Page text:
The EU and the US are negotiating on adapting their vaccine certificate systems, a European Commission official said on Monday.
“We are already in touch with our US counterparts about the certificates to ensure coherence and compatibility,” Adalbert Jahnz, spokesperson on home affairs and citizenship, told the European Commission’s daily press briefing.
He commented on an interview given by European Commission President Ursula von der Leyen to US daily New York Times in which she said that fully vaccinated US travelers should be allowed to enter the EU by the summer.
“The use of EMA-approved vaccines will help to enable travel to the EU,” Jahnz pointed out, referring to the jabs authorized by the European Medicine Agency.
“We seek to restart transatlantic travel as soon as it is safe to do so,” he said, adding that the European Commission was amending its recommendation on travel restrictions regarding non-EU countries.
- Individual or country-based recognition
In addition to that, the EU executive body is examining two options for non-EU citizens to have their vaccine certificates recognized in order to travel to the EU, Christian Wigand, spokesperson for justice affairs, explained at the same press conference.
One option might be “on the individual level, if you can prove your vaccination started” in order to enter the bloc’s territory for non-essential reasons, Wigand said.
The second option is to agree with countries on mutual recognition of vaccine certificates, like the bloc is doing now with the US.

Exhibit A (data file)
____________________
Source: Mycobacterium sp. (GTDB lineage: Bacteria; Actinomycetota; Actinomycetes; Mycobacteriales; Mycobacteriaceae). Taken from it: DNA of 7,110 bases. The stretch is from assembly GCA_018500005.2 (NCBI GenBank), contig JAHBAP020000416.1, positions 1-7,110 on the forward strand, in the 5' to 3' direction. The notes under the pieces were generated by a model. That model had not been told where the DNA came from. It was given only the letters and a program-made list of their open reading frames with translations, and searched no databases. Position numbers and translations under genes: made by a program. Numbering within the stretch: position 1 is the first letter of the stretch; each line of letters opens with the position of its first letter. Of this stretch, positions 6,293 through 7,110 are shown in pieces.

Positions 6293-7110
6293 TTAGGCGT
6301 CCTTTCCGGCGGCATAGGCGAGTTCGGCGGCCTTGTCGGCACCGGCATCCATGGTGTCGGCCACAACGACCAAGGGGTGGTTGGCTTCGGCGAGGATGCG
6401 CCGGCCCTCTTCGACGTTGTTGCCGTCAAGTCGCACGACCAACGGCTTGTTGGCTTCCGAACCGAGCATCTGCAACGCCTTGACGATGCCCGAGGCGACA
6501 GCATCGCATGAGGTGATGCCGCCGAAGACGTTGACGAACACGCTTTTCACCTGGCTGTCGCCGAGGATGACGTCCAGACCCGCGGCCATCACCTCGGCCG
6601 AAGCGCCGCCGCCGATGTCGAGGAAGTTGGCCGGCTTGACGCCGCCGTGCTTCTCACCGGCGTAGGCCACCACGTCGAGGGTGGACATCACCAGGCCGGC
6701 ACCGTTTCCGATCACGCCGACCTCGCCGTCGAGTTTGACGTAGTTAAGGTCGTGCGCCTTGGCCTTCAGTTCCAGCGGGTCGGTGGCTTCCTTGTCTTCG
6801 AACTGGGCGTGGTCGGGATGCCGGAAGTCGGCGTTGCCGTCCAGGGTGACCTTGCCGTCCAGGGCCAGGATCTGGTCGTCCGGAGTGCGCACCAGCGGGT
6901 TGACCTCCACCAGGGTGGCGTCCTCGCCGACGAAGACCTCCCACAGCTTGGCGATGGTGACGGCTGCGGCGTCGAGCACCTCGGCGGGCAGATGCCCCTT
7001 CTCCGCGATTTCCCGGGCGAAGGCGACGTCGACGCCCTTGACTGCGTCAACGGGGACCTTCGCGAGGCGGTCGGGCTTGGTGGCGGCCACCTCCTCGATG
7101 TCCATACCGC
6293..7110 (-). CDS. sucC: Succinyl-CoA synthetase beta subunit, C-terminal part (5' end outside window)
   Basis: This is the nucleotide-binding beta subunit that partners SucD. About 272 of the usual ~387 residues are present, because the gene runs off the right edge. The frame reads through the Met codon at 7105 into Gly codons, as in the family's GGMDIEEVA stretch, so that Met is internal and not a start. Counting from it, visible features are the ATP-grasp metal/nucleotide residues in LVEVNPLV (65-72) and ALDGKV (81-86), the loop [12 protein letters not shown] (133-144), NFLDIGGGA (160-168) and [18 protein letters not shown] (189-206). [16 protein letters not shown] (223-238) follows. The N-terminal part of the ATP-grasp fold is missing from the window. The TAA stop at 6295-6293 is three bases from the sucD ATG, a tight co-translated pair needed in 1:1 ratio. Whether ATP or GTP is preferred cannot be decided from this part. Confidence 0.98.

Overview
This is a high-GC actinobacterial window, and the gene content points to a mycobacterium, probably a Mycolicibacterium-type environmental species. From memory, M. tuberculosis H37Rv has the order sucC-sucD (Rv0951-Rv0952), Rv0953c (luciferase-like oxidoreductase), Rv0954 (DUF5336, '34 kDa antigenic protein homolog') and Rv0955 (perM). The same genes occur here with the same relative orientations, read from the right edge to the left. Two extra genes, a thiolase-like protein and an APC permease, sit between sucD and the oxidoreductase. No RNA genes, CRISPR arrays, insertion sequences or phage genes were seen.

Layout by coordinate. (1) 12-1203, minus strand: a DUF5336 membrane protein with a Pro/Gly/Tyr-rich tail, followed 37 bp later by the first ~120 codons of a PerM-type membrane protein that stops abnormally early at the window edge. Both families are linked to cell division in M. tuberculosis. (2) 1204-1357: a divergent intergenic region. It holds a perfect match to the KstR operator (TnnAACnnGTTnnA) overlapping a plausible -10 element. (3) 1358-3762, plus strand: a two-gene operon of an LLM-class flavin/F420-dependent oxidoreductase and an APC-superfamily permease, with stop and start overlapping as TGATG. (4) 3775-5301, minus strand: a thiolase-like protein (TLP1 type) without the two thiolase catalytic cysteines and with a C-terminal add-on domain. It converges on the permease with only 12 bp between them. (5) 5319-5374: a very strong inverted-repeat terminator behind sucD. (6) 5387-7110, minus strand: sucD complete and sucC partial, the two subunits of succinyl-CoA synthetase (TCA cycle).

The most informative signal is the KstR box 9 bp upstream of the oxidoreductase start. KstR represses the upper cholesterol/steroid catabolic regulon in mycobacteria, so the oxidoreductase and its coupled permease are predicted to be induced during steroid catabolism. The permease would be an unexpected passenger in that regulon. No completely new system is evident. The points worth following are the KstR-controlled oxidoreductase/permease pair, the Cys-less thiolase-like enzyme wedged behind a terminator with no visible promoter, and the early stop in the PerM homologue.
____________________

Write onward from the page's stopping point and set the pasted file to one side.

According to Wigand, several countries applied last week seeking a similar framework solution.
The bloc decided to restrict the entry of non-EU nationals to its territory in March 2020 in order to contain the spread of coronavirus.
Currently, only residents of Australia, New Zealand, Rwanda, Singapore, South Korea, and Thailand can travel with any non-essential reason to the EU.
However, the European Commission is only responsible for proposing recommendation on imposing or lifting travel restriction on citizens from non-EU countries in order to encourage EU member states to coordinate their actions.
In reality, EU countries can freely decide to whom to open their borders.
For example, Greece decided to open its borders to citizens from the US, UK, Israel, Serbia, and the United Arab Emirates in April despite EU recommendations.
In a similar way, EU countries may also decide to authorize the entry of non-EU nationals who were vaccinated with Russian or Chinese jabs despite recommendations.
The EU drugs agency already approved the vaccines produced by pharmaceutical companies BioNTech/Pfizer, Moderna, AstraZeneca, and Johnson & Johnson, while it is currently reviewing the Russian Sputnik V.
By Agnes Szucs